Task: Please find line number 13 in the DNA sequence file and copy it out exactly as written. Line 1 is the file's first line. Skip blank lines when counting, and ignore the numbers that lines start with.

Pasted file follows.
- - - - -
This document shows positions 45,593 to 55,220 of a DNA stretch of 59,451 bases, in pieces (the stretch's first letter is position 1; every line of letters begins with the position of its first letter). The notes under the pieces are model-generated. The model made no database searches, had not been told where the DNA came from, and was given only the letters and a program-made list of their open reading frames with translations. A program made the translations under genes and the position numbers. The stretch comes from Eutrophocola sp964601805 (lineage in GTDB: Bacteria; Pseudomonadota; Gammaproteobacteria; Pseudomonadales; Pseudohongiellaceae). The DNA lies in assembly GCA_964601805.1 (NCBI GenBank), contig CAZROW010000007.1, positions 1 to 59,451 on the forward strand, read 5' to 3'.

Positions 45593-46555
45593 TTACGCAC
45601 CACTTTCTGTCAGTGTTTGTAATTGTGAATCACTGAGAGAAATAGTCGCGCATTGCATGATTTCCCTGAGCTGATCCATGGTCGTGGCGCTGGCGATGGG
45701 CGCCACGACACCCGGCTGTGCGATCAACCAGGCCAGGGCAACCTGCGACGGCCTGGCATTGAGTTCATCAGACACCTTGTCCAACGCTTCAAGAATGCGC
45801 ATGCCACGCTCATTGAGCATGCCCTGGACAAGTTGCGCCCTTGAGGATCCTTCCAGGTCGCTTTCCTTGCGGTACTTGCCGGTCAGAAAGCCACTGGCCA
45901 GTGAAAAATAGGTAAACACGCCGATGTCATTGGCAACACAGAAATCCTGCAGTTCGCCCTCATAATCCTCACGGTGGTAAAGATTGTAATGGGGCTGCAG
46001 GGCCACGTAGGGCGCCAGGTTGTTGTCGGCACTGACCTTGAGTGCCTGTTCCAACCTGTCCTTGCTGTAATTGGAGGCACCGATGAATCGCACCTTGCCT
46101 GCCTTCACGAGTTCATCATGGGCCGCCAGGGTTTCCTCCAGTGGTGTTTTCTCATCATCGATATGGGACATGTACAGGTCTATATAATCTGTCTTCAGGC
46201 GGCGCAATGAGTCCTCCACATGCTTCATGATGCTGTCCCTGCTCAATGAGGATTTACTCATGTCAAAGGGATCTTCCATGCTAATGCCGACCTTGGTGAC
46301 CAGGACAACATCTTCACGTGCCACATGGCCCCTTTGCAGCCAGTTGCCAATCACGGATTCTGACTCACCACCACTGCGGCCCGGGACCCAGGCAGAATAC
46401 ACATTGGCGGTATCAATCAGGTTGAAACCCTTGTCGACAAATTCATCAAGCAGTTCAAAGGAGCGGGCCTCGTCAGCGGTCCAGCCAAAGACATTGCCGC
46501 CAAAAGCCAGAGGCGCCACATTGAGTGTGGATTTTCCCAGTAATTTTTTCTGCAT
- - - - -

46501 CAAAAGCCAGAGGCGCCACATTGAGTGTGGATTTTCCCAGTAATTTTTTCTGCAT